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Winter plumbing myths, and why they're simply not true

These five winter plumbing myths can end up costing you more in the long term than a simple repair of prevention techniques.

When Jack Frost knocks on your door, and you take out the fluffy rugs you know winter is officially here. Which also means it's time for increased bills, worrying over unexpected breakdowns, and trying to reduce your energy bills.

A quick browse through the Internet will probably make you feel overwhelmed with ideas on how to save up, and keep your bills down this winter, but a friendly warning from us: they don't always work. As experts in securing your peace of mind, we busted the most popular winter plumbing myths, that are sure to make more damage than good.

Here are the five most widely-spread winter plumbing myths, and why they're not true.

1. The material of the pipe matters - go for plastic

While some sources claim metal pipes are more likely to freeze, so you should invest in plastic, this is completely untrue. What is important is whether the pipe has stored water in it, how wide the pipe is, and, of course the temperature. It is water supply pipes, which are likely to freeze during a sudden cold, and this is becausethey're only about an inch wide, and pressurised water is stored in them. Coincidentally these pipes are often made of cast iron, PVC, copper, steel or even concrete.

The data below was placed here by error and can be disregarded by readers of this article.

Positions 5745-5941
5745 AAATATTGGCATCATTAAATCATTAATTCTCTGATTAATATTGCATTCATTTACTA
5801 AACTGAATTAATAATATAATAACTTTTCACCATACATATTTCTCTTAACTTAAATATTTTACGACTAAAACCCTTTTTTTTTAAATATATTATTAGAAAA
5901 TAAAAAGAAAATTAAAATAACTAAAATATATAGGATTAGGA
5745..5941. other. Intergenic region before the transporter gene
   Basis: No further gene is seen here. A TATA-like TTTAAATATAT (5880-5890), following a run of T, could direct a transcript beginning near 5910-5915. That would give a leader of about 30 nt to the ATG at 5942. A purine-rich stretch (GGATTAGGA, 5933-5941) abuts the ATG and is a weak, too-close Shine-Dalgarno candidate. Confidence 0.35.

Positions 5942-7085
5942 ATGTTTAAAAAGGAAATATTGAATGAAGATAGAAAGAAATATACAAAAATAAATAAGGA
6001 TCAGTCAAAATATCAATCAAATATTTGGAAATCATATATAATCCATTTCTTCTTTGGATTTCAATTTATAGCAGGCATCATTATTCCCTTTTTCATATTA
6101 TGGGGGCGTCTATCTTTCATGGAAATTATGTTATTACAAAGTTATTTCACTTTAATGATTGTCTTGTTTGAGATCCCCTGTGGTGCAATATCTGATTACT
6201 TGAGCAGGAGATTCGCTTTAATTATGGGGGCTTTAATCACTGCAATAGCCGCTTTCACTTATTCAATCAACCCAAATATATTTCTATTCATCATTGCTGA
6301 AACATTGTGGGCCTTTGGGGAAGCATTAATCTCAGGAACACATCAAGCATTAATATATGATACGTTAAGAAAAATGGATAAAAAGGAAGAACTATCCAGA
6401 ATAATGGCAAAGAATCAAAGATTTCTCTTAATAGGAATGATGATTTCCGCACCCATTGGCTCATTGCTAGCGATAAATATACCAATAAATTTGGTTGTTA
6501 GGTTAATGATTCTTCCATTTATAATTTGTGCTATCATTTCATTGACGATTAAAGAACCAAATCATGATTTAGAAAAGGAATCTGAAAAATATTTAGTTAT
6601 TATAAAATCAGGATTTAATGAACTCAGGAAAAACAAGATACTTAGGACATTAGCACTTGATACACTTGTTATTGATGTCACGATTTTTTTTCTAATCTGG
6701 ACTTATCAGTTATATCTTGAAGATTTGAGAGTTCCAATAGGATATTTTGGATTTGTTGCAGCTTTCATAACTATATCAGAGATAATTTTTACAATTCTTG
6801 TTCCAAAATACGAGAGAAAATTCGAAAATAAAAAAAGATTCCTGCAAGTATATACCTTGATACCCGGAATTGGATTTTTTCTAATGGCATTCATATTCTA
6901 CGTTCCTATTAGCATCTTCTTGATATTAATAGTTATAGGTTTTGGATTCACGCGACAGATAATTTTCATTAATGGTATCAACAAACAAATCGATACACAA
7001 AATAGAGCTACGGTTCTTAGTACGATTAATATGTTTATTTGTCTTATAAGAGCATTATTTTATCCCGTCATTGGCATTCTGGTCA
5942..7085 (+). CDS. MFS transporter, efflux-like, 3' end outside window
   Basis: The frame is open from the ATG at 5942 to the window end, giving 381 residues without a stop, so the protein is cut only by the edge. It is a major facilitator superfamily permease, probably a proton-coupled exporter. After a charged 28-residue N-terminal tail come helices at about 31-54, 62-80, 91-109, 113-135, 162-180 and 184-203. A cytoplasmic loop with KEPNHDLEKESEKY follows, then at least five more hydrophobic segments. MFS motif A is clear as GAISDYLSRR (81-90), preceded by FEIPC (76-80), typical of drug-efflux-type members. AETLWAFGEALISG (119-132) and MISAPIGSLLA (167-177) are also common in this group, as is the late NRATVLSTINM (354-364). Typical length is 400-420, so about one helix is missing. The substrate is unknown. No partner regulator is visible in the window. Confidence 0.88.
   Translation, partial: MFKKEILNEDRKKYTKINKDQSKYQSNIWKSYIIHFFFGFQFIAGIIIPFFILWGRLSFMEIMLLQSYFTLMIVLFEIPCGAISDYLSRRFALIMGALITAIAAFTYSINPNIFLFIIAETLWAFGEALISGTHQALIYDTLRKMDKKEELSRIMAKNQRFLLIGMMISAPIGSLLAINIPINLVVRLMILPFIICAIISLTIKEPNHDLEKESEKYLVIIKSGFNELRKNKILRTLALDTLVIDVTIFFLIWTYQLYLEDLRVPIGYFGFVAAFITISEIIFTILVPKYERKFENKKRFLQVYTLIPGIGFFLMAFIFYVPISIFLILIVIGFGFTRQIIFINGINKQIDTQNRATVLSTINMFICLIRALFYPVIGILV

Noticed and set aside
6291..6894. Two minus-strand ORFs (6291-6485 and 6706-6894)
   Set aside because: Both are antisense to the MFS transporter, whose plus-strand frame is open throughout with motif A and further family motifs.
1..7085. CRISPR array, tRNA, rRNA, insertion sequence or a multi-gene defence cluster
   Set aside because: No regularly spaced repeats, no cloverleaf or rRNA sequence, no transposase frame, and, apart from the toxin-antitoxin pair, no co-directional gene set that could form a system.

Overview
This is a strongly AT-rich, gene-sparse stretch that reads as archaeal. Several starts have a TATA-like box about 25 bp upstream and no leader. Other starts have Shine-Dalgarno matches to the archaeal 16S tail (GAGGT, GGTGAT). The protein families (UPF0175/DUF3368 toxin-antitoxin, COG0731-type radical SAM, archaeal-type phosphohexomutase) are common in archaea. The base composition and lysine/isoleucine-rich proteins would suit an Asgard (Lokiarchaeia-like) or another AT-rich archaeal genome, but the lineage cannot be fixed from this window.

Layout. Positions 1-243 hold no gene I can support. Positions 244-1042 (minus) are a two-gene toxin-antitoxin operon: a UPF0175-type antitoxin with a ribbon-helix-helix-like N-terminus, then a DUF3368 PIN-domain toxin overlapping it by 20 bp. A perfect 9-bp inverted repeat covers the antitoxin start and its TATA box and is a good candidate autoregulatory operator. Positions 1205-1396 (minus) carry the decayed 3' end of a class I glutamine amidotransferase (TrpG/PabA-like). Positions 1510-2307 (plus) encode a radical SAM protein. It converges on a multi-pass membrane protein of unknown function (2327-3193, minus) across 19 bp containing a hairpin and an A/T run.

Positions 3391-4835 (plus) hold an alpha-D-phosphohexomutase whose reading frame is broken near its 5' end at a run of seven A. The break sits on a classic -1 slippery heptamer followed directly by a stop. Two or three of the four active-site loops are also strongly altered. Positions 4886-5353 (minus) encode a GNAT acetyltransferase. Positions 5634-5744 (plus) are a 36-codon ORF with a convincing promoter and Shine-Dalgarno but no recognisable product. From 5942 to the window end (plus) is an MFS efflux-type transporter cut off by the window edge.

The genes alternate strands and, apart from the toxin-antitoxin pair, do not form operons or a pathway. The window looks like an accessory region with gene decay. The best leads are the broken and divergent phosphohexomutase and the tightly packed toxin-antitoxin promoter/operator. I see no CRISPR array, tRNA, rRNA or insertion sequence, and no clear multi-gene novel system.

Drain pipes, on the other hand, are usually plastic, however they're at no risk of freezing, because only waste water passes through them, and it is never stored in the pipe.

2. Flame and fire can help with frozen pipes

If you're already unfortunate enough to have a frozen pipe, don't make the situation any worse by targeting it with an open flame. It is very dangerous, and could damage your pipe and even flood the house. Use this guide on how to thaw a frozen pipe, and call a certified plumber, if you're worried about flooding.

3. It's a good thing to leave your tap dripping

While leaving the tap to drip can cause the water to circulate, and release some pressure, it's still not a good idea to have a constantly dripping tap. Fix this issue to avoid bigger plumbing problems, and increased water bills.

4. You need to turn your heating off when you go away

Turning off your heating might save you some money on your heating bills, but the damage it could cause is a lot more significant. Cold water in the pipes can freeze and cause a significant damage to your property. Instead, leave the heating on low and make sure your external pipes are properly insulated.

5. Plumbing is easy to do on your own

While some small jobs can indeed be completed with a simple fix, it is not advisable to attempt even them, if you're a DIY and plumbing novice. Sometimes what seems like an easy fix can be hiding a much bigger issue you'll either fail to address or unleash immediately causing even more damage. If you're not sure in your plumbing skills, always call a professional.


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